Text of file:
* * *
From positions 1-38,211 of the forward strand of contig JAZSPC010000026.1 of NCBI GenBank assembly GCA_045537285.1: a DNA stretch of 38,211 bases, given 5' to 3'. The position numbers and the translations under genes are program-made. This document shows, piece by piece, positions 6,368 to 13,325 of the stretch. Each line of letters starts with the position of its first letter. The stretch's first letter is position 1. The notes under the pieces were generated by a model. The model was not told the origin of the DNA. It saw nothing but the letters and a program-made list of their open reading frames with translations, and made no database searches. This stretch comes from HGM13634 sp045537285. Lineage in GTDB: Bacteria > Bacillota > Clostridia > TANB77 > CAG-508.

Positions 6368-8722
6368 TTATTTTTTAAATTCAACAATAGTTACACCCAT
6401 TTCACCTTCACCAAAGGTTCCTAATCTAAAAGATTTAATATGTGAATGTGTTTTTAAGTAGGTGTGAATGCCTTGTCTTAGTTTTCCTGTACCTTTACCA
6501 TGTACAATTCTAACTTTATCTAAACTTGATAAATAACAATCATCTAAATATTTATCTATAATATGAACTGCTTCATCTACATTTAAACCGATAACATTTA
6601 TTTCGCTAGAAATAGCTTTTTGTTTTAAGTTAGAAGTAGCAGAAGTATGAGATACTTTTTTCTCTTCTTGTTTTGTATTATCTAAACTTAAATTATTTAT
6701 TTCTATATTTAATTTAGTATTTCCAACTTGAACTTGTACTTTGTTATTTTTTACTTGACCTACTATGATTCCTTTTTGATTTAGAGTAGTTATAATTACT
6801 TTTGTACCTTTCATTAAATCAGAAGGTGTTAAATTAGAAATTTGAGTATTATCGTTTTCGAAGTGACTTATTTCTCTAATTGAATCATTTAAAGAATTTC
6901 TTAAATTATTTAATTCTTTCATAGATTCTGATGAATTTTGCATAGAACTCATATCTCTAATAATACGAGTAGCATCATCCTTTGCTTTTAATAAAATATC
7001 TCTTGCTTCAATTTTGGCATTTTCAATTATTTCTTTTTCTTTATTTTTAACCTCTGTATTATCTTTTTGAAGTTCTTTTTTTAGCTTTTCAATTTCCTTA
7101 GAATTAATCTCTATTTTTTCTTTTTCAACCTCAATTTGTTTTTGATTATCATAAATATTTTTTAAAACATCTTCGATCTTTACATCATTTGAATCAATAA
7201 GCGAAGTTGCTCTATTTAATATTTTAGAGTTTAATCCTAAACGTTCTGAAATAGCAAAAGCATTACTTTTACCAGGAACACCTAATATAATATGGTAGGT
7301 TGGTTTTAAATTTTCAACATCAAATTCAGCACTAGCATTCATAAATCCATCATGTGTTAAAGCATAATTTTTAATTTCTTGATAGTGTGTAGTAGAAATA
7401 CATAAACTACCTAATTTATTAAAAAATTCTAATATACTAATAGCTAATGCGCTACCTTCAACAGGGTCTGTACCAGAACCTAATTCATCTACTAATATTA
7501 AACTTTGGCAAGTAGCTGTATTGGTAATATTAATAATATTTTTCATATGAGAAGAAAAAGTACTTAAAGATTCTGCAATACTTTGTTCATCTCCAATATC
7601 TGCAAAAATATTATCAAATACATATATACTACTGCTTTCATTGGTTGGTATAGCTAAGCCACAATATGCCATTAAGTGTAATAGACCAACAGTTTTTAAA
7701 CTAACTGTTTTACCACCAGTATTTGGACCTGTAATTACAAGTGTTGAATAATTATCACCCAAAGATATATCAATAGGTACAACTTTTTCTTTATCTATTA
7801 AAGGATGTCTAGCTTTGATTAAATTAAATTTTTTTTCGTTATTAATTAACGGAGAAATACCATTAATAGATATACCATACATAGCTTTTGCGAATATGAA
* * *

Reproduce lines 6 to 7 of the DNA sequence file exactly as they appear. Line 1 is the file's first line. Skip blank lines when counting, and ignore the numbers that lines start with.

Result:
6601 TTTCGCTAGAAATAGCTTTTTGTTTTAAGTTAGAAGTAGCAGAAGTATGAGATACTTTTTTCTCTTCTTGTTTTGTATTATCTAAACTTAAATTATTTAT
6701 TTCTATATTTAATTTAGTATTTCCAACTTGAACTTGTACTTTGTTATTTTTTACTTGACCTACTATGATTCCTTTTTGATTTAGAGTAGTTATAATTACT